For non-Jews to understand the significance, the ultra-Orthodox do not permit women to handle the Torah. Women pray behind what is referred to as a “Mehitza” or “barrier”. Women, unlike men, it is said can pray*** alone, where men are supposed to pray in groups of 10 (a minion). In Israel, there is currently a movement of Orthodox women who believe that they should have equal standing in the prayer department, that there are no prescriptions against them handling the Torah. In other words, they maintain that there is nothing in Jewish law to subjugate them to men and that certainly a belief in G-d and the availability of a place to worship that G-d should not be part of the greater question, it should be inalienable. Ultra-Orthodox (MEN) claim that these Jewish women are creating their own religion.
Under the policy, as it was many years ago, women were not permitted to approach the wall, except for a tiny place and for brief moments, made uncomfortable by the stares and dirty looks they received from the religious men. Importantly, women were not permitted to gather in groups to hold prayer ceremonies with Torah scrolls, a major part of any Jewish service and a major contention of the Jewish women’s rights groups.
Then, in 1988, a cohesive group of women from around the world gathered for their first unified prayer service at the Wall, which was disrupted by verbal assaults and stone-throwing and such began the “Women of the Wall“. Those same women, slowly grew from their first 100 to many thousands who now have joined in the battle for egalitarianism as it refers to prayer at the wall.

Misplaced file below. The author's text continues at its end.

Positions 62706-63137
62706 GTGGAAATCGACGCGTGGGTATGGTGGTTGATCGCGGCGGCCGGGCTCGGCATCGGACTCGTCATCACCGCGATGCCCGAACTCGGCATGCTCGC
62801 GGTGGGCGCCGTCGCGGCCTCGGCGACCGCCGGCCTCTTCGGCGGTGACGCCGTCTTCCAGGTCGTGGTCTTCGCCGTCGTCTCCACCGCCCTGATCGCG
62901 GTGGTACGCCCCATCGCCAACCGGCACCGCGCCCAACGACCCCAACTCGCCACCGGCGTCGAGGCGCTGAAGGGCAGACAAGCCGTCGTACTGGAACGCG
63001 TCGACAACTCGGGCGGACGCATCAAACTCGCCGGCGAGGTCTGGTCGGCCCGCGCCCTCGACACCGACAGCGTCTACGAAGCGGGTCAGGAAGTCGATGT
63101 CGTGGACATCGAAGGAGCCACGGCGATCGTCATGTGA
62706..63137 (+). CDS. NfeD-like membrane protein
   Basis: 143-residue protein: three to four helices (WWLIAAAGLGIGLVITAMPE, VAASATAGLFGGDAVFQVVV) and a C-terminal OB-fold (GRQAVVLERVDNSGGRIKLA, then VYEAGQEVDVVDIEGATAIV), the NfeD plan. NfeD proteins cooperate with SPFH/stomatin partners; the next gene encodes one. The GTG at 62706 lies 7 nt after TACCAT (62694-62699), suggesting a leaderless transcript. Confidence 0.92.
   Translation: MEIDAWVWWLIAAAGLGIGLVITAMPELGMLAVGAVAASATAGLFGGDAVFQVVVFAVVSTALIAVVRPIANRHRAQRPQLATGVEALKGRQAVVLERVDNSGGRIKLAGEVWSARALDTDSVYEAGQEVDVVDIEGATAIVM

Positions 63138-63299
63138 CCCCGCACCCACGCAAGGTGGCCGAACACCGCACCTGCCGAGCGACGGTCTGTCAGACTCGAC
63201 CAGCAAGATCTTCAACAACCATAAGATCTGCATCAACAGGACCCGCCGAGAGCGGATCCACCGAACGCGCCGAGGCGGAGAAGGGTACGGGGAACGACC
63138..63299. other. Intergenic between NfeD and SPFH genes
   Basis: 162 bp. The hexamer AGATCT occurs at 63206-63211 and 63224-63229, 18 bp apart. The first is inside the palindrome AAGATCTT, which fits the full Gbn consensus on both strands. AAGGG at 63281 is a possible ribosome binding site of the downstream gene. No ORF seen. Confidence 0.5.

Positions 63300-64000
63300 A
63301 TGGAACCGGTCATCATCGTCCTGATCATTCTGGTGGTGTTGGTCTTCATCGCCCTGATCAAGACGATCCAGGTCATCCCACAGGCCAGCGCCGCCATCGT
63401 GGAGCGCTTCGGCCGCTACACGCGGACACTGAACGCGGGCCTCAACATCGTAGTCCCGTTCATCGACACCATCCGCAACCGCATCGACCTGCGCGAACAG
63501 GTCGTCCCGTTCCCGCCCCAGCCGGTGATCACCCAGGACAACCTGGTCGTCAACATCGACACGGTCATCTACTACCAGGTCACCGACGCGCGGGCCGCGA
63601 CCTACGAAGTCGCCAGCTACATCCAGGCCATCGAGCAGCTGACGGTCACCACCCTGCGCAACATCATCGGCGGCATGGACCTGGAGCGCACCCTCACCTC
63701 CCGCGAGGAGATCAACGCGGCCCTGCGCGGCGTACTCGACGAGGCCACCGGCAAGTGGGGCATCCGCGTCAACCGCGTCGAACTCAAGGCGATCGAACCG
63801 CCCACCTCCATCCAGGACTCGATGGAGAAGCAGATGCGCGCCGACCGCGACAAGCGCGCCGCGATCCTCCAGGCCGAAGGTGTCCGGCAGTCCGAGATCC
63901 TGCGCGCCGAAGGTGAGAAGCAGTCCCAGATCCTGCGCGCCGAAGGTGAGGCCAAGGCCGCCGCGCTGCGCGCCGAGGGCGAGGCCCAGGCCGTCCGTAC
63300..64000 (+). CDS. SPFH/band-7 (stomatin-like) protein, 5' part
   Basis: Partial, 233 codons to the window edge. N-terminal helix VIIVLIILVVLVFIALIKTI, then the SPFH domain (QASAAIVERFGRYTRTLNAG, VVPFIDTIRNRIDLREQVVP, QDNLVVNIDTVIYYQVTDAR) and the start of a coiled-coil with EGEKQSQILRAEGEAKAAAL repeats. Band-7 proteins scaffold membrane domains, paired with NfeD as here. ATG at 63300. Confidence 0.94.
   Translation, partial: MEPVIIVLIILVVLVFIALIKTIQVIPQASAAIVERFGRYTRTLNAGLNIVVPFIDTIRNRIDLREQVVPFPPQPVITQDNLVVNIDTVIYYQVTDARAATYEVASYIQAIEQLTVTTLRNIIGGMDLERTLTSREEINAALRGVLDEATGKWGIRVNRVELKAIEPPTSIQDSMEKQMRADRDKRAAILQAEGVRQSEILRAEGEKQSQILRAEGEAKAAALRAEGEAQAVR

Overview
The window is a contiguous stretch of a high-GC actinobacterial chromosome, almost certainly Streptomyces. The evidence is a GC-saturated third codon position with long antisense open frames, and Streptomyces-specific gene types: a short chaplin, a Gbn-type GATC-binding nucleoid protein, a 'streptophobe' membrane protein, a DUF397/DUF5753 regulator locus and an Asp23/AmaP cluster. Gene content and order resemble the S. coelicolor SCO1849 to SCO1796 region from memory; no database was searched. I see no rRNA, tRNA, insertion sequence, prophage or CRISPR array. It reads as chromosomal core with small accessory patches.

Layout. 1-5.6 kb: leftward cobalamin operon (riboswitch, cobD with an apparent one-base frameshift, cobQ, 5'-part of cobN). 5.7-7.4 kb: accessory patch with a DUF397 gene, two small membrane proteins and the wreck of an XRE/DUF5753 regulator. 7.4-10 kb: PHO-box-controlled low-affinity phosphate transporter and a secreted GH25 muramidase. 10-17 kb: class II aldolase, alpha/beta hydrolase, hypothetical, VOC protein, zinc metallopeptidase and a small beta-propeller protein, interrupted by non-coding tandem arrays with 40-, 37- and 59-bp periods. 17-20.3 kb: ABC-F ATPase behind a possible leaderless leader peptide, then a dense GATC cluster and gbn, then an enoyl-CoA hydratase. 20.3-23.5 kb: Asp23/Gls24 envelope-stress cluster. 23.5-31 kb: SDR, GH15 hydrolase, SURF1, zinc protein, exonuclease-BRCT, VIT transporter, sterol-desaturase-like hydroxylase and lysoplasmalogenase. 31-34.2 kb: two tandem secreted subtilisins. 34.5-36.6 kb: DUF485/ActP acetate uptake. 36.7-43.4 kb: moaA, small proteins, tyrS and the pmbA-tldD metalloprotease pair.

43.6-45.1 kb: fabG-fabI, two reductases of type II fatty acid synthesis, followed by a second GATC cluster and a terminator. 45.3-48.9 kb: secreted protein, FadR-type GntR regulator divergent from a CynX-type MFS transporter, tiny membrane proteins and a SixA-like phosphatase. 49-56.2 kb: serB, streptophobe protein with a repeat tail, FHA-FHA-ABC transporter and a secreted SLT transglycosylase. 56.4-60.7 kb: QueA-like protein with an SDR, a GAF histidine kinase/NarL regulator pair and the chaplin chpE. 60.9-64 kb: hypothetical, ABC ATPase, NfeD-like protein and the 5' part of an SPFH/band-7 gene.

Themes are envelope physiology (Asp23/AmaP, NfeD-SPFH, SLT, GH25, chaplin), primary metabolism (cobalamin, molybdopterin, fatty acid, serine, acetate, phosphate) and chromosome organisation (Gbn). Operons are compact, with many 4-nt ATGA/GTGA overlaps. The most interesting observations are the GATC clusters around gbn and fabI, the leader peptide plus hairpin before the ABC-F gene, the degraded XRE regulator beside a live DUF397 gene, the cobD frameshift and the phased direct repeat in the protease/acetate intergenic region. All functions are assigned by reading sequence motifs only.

Fast forward to 2015 and 2016 during which time a series of agreements were drafted allowing a compromise, a section of the wall designated for egalitarian women’s prayer. While many believed that this was not enough, women relegated to an outside corner, the hope was that the movement of women’s prayer at the wall would grow and increase in numbers, as would public support for the movement.
“Under intense pressure from his ultra-Orthodox coalition partners, Israeli Prime Minister Benjamin Netanyahu said Sunday that “several difficulties arose” with the painstakingly-negotiated deal and that new talks will be held.
The difficulties? It comes down to modern day politics and ancient patriarchal power that refuses to change with the times — and believes it has the final say on what it means to be a Jew, Reform and Conservative critics say.”
“Bibi has in recent weeks come under intense pressure from the right, whose leaders have said they vigorously oppose the deal the government negotiated in January and agreed to by Western Wall Rabbi Shmuel Rabinowitz.”
While the article reiterates Netanyahu’s commitment to the deal, if his political coalition has its way, there will be no deal.
While one may ask why LostMessiah has taken the initiative of bringing this to the reader’s attention. Our answer simply rests with our previous article regarding the notion of allowing a small segment of the society to gain strength to the point where 10% of society garners 80% of the political power. It is a dangerous position. In the US, the problems are different but the dangers are no less evident.
*** Note to reader: We had intentionally used the word “prey” interchangeably with “pray” in a few spots to draw your attention to the distinct differences between the Women of the Wall who pray and the Hasidic men for whom the Women of the Wall are their prey. It went over some heads so hopefully we caught all of them and changed to “pray.” With the explanation, hopefully you know what we were intending with this piece.